Philadelphia Eagles Offseason State of the Union
This is probably the worst time of the offseason. Free agency and the draft are long finished. Training camp is about a month away. And the season doesn't start for ten more weeks.
For football fans, now is all about thinking ahead to the future. For the Philadelphia Eagles, the 2014 season is all about defending the team's surprising division title. In 2013, the Eagles won 10 games, including seven of the final eight, to win the NFC East in their first year under Chip Kelly.
Following a dramatic offseason, they'll look to at least win a playoff game in Kelly's second season or, better yet, the franchise's first Super Bowl title.
20 of 22 Starters Return
Terrible teams add seven, eight or nine new starters through the free agency and the draft. That's what the Oakland Raiders and Miami Dolphins did, and they'll likely both finish with losing seasons again in 2014.
But really good teams, like the Eagles, return almost all of the same starters. On the offensive side of the ball, the Eagles lost just one starter: wide receiver DeSean Jackson. On the defensive side of the ball, the Eagles added just one starter: safety Malcolm Jenkins.
The offseason was about adding role players. Veteran running back Darren Sproles will hopefully play a big part in Chip Kelly's offense. Rookie wide receivers Jordan Matthews and Josh Huff will likely see significant action in 2014, especially Matthews.
On defense, outside linebacker Marcus Smith is the future replacement for veteran Trent Cole. Defensive back Jaylen Watkins can play either cornerback or safety and safety Ed Reynolds, defensive end Taylor Hart and nose tackle Beau Allen will all play 10 to 15 snaps per game during their first season.
But the rest of the starters? They're all the same.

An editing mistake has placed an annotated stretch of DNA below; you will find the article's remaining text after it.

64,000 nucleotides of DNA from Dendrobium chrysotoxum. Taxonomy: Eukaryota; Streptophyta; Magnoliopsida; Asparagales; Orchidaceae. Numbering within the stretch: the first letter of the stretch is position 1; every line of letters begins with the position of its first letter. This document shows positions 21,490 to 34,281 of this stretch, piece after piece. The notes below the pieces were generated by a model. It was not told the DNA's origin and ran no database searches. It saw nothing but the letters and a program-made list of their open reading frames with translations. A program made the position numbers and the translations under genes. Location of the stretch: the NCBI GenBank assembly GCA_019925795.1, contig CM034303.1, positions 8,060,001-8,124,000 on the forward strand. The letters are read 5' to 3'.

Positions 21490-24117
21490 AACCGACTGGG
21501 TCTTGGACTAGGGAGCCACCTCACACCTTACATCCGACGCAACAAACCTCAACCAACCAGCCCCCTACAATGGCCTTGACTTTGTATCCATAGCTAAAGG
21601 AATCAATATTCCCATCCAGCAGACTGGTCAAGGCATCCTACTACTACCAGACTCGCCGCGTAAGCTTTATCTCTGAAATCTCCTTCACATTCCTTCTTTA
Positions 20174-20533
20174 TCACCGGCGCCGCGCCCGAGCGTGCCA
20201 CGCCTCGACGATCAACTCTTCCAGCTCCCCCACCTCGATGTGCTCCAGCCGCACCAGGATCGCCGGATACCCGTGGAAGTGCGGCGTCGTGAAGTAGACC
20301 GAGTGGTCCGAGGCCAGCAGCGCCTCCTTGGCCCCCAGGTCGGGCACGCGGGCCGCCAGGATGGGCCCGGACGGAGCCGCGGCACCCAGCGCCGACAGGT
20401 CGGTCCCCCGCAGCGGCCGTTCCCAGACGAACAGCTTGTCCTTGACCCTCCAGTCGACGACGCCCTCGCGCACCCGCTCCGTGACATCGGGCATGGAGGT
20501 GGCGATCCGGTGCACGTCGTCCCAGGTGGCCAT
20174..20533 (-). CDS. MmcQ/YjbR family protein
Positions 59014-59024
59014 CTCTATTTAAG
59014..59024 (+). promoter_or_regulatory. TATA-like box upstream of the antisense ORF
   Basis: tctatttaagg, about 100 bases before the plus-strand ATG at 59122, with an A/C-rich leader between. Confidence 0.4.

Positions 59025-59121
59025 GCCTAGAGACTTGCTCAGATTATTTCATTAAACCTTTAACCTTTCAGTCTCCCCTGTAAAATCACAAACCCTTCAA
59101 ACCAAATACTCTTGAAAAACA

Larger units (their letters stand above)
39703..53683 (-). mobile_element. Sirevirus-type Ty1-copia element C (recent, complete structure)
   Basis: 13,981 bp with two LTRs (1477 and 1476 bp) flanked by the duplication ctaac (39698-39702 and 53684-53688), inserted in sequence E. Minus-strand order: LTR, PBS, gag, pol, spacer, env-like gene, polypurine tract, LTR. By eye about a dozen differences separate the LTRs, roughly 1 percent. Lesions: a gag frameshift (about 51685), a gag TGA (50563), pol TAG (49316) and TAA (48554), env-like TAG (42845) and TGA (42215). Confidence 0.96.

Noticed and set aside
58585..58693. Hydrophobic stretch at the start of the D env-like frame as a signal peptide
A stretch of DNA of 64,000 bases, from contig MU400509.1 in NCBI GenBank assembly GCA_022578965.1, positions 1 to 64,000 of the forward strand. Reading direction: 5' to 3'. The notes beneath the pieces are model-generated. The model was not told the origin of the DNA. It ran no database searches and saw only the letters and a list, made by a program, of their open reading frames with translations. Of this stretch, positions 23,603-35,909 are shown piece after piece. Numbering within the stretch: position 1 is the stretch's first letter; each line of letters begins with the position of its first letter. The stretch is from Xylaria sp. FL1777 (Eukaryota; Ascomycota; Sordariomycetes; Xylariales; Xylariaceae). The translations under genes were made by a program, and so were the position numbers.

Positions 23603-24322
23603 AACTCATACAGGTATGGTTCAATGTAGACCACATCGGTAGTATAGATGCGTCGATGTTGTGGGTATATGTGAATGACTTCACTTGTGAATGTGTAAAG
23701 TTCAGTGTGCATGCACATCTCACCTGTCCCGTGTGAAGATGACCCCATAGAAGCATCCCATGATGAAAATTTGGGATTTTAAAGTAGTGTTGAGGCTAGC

...Including Nick Foles
One offseason ago, the Eagles entered into a quarterback competition between veteran Michael Vick and second-year player Nick Foles (and rookie Matt Barkley). Although Vick won the starting job, he predictably suffered an injury and lost his job after just lost four games.
That's when Nick Foles took over, and the third-round draft pick from 2012 produced one of the most memorable seasons by a quarterback in NFL history. He threw for 27 touchdowns and just two interceptions and his 119.2 passer rating was the third-best mark in a season ever.
Although Foles made just 10 starts, he led the Eagles to eight victories and the division title. Expectations are virtually through the roof for the 25-year-old as he enters his first full season as a starter in Kelly's offense.
If Foles plays anywhere close to the level he did in 2013, he'll earn a lucrative contract extension after the season. And with a full offseason to study Kelly's brilliant playbook, don't expect the third-year player to take a step backwards.
Jordan Matthews + Josh Huff > DeSean Jackson?
1,549 catches, 22,895 yards, 197 touchdowns. Those are the numbers Jordan Matthews will put up over the next 20 years.
Okay, those are the exact statistics produced by Matthews' cousin, Hall of Fame legend Jerry Rice. But if you listen to the hype this offseason, you'll hear some pretty wild predictions for Matthews.
Let's hope Matthews plays in pads the same way he's looked in shorts, because he has the extremely difficult task of replacing veteran DeSean Jackson, the team's best deep threat, who was released following the best year of his career.